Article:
It was in August when I planned my fall preaching schedule, choosing for this coming Sunday – Thanksgiving Sunday – the scripture passage, Matthew 5:13-16. “You are the salt of the earth…you are the light of the world…a city built on a hill cannot be hid.” The United States of America has been called the city on a hill; sometimes we have claimed that for ourselves. We are concluding a three-week worship series entitled, “On Solid Ground.” My sermon title is, “Grateful for the Best of our Heritage.” I still intend to preach on that scripture, using that sermon title, but I’m also going to address this question directly: “How do we live faithfully in anxious and fearful times?”
This past Sunday, our church had our best worship attendance since Easter. Maybe it was a fluke. Maybe it was the pancake breakfast! But my hunch is that part of it was that many people are feeling afraid and anxious, and they wanted to remind themselves of their grounding.
On Wednesday night, my friend Maggie Stark told about her day at her workplace: Kendal at Oberlin, a retirement living community. Most of the residents she spoke to that day had voted for Clinton. Most feel devastated about the election results, worried for the future for their children and grandchildren. One couple was considering moving back to Canada. She said it reminded her of the days after September 11.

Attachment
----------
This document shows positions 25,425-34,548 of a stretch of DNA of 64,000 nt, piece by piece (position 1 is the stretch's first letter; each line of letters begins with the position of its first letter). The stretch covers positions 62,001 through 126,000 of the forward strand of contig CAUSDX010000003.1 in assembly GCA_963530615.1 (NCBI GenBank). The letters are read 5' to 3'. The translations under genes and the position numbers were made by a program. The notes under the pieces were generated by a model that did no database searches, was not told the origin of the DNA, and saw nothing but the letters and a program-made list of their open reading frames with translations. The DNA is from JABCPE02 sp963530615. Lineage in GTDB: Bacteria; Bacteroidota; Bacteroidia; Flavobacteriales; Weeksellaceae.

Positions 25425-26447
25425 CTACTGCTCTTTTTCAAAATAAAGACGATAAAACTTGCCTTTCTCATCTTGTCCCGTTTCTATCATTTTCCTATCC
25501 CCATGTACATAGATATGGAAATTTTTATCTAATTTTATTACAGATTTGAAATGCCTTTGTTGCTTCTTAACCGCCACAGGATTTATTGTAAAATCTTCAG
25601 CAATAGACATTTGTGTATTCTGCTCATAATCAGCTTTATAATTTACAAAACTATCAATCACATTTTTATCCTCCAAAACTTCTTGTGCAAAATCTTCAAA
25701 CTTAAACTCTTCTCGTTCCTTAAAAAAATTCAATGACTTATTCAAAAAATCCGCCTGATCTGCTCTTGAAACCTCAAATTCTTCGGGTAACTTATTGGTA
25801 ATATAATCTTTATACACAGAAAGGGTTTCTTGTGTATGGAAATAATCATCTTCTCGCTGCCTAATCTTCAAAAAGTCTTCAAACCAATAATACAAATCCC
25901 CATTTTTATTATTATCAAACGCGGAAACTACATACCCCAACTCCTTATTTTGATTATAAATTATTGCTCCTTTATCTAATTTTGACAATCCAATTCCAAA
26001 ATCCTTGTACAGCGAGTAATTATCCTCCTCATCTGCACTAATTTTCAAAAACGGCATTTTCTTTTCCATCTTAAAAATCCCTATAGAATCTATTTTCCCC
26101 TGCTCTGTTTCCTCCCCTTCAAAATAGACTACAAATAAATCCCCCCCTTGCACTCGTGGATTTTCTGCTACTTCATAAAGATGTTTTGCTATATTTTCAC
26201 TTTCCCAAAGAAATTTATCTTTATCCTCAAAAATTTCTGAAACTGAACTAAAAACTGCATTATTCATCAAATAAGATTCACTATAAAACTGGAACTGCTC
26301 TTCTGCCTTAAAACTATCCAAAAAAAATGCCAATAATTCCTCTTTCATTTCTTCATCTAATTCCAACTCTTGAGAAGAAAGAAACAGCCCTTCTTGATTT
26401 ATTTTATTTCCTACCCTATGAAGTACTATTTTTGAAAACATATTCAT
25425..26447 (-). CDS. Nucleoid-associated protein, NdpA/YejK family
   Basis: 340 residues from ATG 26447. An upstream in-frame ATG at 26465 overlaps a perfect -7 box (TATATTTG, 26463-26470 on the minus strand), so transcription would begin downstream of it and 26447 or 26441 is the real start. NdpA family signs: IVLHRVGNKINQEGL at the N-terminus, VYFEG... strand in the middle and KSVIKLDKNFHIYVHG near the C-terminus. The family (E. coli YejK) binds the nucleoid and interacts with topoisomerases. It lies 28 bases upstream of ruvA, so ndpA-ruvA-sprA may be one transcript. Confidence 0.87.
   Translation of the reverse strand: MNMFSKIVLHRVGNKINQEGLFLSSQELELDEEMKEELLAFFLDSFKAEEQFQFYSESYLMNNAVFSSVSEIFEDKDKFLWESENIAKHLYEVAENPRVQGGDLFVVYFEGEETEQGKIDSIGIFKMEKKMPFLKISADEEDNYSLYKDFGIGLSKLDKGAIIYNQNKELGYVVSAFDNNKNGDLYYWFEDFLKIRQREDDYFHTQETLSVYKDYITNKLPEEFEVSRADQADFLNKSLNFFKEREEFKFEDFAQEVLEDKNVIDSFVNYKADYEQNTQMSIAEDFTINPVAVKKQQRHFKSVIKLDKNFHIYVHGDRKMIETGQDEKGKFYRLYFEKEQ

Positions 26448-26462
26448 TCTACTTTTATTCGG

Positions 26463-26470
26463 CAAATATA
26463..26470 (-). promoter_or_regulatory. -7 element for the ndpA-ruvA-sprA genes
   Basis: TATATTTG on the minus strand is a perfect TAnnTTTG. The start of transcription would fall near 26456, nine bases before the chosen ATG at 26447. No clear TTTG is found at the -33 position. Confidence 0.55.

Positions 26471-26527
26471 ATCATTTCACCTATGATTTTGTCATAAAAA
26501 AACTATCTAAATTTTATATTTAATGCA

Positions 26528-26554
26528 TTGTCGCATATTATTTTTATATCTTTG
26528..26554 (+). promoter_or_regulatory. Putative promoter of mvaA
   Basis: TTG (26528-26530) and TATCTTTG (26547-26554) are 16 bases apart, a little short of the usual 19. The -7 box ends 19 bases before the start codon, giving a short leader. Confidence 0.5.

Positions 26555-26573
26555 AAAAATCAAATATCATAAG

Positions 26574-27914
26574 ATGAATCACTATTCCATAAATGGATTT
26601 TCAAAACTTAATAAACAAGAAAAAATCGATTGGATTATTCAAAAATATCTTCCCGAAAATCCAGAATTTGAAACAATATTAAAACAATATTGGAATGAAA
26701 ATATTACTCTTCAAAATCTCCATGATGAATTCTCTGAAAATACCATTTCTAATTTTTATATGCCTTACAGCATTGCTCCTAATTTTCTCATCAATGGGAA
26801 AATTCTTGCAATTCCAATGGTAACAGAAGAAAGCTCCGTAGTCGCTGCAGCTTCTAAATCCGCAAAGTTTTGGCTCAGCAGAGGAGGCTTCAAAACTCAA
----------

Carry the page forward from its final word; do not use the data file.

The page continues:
Not everyone feels devastated, of course, but many feel a sense of uncertainty. Here are other reactions I’ve witnessed in the past (long) six days:
One couple said to me Sunday, “We considered cancelling our family Thanksgiving dinner this year. Our family is all over the political spectrum. One family member is protesting the election results. We voted for Trump, but we’re scared.”
One person of color came into my office and said she no longer feels safe in this community.
One woman was harassed because she has a Clinton bumper sticker on her car.
One man was stopped on the street by a woman who pointed at him and yelled, “You voted for Trump, didn’t you?”
Some people are grieving. Some people are deeply angry. Some people genuinely do not understand the grief and anger.
My pastoral role, my role as a preacher, is to help us find our footing. I believe that there are several specific purposes for us as people of faith in these times, in this deeply divided nation. Churches like ours – united because of our common calling to be disciples – are needed now more than ever. In my sermon this Sunday, I will give some practical advice as to how we can live faithfully in the midst of our fear and anxiety. I will share my vision of what our church is called to do and be in these days.